5 alternatives to birth control pills: Which is for you?

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It stands for intrauterine device (IUD), it contains only the hormone progestin, and it is inserted into your uterus by your ob-gyn. The hormones prevent pregnancy by thickening the mucus on the cervix that blocks sperm or by stopping eggs from leaving your ovaries.  



+Protection from pregnancy 24/7 for 3 to 12 years

+You don’t have to remember to take it every day (like the pill)

+99% effectiveness

+Can be used as emergency contraception

+It has additional health benefits, such as treating acne and PMS, preventing certain cancers and health conditions, etc



- Somewhat expensive (up to $1300)

- Doesn’t protect against STDs

- Needs to be inserted into your vagina by a doctor



A patch releases hormones through your skin to the bloodstream for 7 days. You can use 1 patch for a week for 3 weeks, and then take a break for the next 7 days to have menstruation. You can wear the patch on your upper body (not breasts), lower abdomen, buttocks, or upper arm.



+No need for ingestion

+A steady stream of hormones into your blood

+No need to remember to use it each day

+Great for those who cannot swallow pills



-In some cases, it can fall off

-You may forget to change the patch


Vaginal ring

It is placed in the vagina for 3 weeks, but you should remove it on the first day of the fourth week.

The ring gives you continuous birth control for the month

It has additional health benefits, such as treating acne, preventing certain cancers, anemia, etc.



+It improves your period by reducing PMS

+No need to see a doctor for insertion, but you’ll need a prescription

+Fewer hormonal fluctuations in your body



-You need to remove and insert it yourself

- You have to remove it on certain days

- It may cause side effects: intermenstrual bleeding, etc.

- Is not recommended for people with a history of depression

- You can’t use a cervical cap, diaphragm, or sponge for backup contraception.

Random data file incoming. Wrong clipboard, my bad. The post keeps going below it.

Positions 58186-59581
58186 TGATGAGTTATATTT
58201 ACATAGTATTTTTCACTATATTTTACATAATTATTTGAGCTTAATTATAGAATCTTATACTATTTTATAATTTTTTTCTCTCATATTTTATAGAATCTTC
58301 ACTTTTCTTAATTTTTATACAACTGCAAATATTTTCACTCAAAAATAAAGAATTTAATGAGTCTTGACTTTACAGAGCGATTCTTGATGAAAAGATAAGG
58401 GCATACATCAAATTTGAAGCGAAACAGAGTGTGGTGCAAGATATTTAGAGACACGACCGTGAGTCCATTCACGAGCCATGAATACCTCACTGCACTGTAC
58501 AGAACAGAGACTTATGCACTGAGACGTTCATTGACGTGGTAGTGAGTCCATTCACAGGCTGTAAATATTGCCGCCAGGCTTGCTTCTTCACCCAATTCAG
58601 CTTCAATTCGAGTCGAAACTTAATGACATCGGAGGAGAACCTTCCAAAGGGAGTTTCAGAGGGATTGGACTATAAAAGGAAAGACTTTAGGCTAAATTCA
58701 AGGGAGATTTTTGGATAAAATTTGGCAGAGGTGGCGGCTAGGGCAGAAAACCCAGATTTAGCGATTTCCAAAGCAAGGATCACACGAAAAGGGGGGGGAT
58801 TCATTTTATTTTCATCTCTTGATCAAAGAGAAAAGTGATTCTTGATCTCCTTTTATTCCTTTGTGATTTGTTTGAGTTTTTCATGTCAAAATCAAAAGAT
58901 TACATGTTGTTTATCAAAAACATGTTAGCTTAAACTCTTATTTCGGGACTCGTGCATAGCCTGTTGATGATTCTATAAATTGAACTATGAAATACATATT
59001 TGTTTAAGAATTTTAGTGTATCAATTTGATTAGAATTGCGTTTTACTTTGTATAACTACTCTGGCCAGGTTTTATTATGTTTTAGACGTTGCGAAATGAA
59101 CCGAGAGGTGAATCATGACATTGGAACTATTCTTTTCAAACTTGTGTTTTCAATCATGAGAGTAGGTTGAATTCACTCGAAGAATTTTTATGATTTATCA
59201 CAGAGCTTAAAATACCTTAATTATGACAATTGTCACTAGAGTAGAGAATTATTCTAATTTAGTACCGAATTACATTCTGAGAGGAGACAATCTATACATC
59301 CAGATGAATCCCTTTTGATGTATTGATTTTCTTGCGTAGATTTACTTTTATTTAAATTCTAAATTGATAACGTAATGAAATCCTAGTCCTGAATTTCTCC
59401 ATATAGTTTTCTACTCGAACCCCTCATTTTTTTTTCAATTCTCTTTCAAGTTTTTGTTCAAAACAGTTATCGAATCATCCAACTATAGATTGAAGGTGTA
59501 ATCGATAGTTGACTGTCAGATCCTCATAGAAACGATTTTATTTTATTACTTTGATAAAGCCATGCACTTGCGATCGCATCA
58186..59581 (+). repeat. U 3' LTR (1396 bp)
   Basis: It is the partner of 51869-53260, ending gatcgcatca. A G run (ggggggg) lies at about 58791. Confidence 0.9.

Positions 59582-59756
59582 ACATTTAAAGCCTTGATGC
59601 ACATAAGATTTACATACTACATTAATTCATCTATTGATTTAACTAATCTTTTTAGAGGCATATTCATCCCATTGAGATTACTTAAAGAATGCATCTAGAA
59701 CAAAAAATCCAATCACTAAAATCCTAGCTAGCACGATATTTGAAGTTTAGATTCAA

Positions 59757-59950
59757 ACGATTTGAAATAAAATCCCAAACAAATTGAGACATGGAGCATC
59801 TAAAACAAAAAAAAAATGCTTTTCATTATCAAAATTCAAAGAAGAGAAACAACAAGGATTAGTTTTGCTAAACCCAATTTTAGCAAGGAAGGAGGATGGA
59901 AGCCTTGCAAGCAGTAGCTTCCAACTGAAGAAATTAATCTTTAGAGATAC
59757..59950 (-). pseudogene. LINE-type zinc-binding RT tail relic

The birth control shot is also known as Depo-Provera (the brand name). It doesn’t use estrogen, but a form of the man-made version of progestin called depot medroxyprogesterone acetate (DMPA) that blocks ovulation. You have to get another shot every 13 weeks.  



+Highly effective: 99%

+Immediate protection

+You don’t have to remember to take it every day - only once every 3 months

+Little chance of missing a dose

+Good for women who can’t take estrogen

+Great for short-term protection



-You should remember to take your shot on time

-It’s actually an injection, not for those who are afraid of shots

-It may cause side effects: nausea, headaches, bellyache

-Not recommended for long-term use.



An implant is a small matchbox-sized stick with the hormone progestin surgically placed under your skin on the arm. It prevents pregnancy by blocking ovulation and thickening cervical mucus.



+ You don’t need to do anything for up to 4 years

+ One of the highest levels of effectiveness of all contraceptives

+ Don’t worry about contraceptives for three years

+ Good for women who cannot take estrogen



-No protection against STDs

-Requires a short surgery and minor healing afterward to place and remove it

-May cause side effects: depression, hair loss, or irregular menstrual periods

-If you’re not careful, you can get an infection in the area where it was implanted

-Is not OK for women with specific diseases and conditions

-Can’t be used by women who use certain meds



How the NuvaRing Works, verywellhealth.com

Hormonal methods of birth control, myhealth.alberta.ca

Depo-Provera, healthline.com

IUD, plannedparenthood.org

Depo-Provera, healthline.com

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